When Will I Get My Period After Having a D&C?

It may come earlier or later than expected

 A dilation and curettage, or D&C, is a surgical procedure performed by an OB-GYN in a doctor's office or an operating room, in which the physician opens (called dilation) the cervix to gain access to the uterus.

Once the uterus is accessed, a doctor uses a curette or a suction device to clear the uterus of any retained products of conception after a miscarriage or to diagnose and treat uterine problems, like abnormal bleeding.

With that, you may wonder what to expect after undergoing a D&C, including when you can expect to get your period. 

Your Period After a D&C

According to the American College of Obstetricians and Gynecologists (ACOG), after a D&C, a woman's uterus will build up a new tissue lining. Then, her next menstrual cycle may be early or late. While this may seem like a vague statement, the fact is that it's simply too hard to predict when any individual woman will get her period.

On the other hand, the American Pregnancy Association reports that a period will return around two weeks to six weeks after a D&C—again, a variable timeline, suggesting that it will be unique for each woman.

To explain the variability, it's easiest to think about a woman's changeable hormone levels. For example, in the case of a miscarriage, hormone levels return to normal more quickly after an early miscarriage than they do after a later miscarriage. So how far along a woman is when she miscarries may affect how soon she gets her period after a D&C. Of course, there are likely other factors involved that make predicting your period after a D&C, not an exact science.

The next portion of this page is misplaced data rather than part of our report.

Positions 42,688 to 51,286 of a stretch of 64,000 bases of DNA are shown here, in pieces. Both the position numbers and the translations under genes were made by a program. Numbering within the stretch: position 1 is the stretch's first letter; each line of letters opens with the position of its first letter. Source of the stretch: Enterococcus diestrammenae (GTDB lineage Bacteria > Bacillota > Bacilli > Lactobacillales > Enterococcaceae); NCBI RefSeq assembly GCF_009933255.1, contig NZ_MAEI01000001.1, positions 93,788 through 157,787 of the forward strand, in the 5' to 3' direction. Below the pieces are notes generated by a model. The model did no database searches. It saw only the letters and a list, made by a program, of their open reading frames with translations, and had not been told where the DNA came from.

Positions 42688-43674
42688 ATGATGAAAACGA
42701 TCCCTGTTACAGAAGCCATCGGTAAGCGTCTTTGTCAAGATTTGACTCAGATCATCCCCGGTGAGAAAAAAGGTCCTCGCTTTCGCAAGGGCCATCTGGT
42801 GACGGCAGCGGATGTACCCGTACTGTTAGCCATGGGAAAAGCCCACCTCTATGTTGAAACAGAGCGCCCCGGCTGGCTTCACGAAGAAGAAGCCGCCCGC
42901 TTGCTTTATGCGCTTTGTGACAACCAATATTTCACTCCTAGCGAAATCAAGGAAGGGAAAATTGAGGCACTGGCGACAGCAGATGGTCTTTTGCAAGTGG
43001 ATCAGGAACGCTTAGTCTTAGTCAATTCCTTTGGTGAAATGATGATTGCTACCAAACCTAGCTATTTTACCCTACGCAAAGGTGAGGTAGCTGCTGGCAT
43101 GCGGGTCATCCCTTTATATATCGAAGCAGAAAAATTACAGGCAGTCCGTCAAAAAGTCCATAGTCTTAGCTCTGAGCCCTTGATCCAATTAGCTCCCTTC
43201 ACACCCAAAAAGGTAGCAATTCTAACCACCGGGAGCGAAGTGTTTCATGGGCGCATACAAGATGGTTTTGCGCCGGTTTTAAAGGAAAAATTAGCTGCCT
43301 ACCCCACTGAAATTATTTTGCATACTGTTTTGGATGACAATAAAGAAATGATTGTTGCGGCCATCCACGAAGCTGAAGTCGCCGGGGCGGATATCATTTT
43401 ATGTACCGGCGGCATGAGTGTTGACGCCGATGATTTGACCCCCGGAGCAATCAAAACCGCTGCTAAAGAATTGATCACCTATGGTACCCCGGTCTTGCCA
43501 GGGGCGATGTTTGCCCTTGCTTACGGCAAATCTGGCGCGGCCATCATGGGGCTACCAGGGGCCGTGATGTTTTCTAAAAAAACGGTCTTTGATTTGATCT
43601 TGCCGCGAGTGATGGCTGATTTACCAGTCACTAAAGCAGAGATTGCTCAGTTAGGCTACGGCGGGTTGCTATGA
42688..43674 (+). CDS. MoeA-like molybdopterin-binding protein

If it's been more than eight weeks since your D&C and you haven't yet had a period, be sure to tell your physician.

Most likely, there isn't a serious problem, but a small number of women will develop intrauterine adhesions or scarring following a D&C—with the highest risk being in women who have had more than one D&C.

What Else to Expect After a D&C

Most women are able to go home within a few hours of the D&C and can resume normal activities within a day or two. You can expect some mild cramping and/or light bleeding.

In terms of aftercare, it's important to not place anything into your vagina (so no tampons, douching, or engaging in sexual intercourse) until your doctor says it's OK—this is to prevent infection. Be sure to ask your doctor about the appropriate timeline, like when you can expect to have sex.

The good news is that when performed by a knowledgeable and experienced clinician, a D&C usually poses limited risks to a woman. However, it's important to be aware of the potential complications, even though they are rare: 

  • bleeding
  • perforation of the uterus (when a small hole occurs in the uterus from the instrument)
  • infection
  • problems with anesthesia

If after a D&C you experience pain, cramping, fever, heavy bleeding that won't stop, or foul-smelling discharge, call your OB-GYN immediately. These symptoms could indicate that you are experiencing a complication related to your D&C, and you need prompt medical attention and treatment.

In addition, sometimes after a D&C, adhesions, or areas of scar tissue may form in the uterus (as mentioned above), and it can prevent a woman from having a normal period, cause pain, or cause infertility—this is called Asherman's syndrome. This syndrome is rare and it can often be treated with surgery.

A Word From Verywell

A slow-to-return menstrual period can be frustrating, especially if you had a D&C for a miscarriage, and you're hoping to begin trying again for a new pregnancy. Be reassured that your choice of miscarriage management (a D&C versus medical or expectant management) has not been found to affect your future fertility. 

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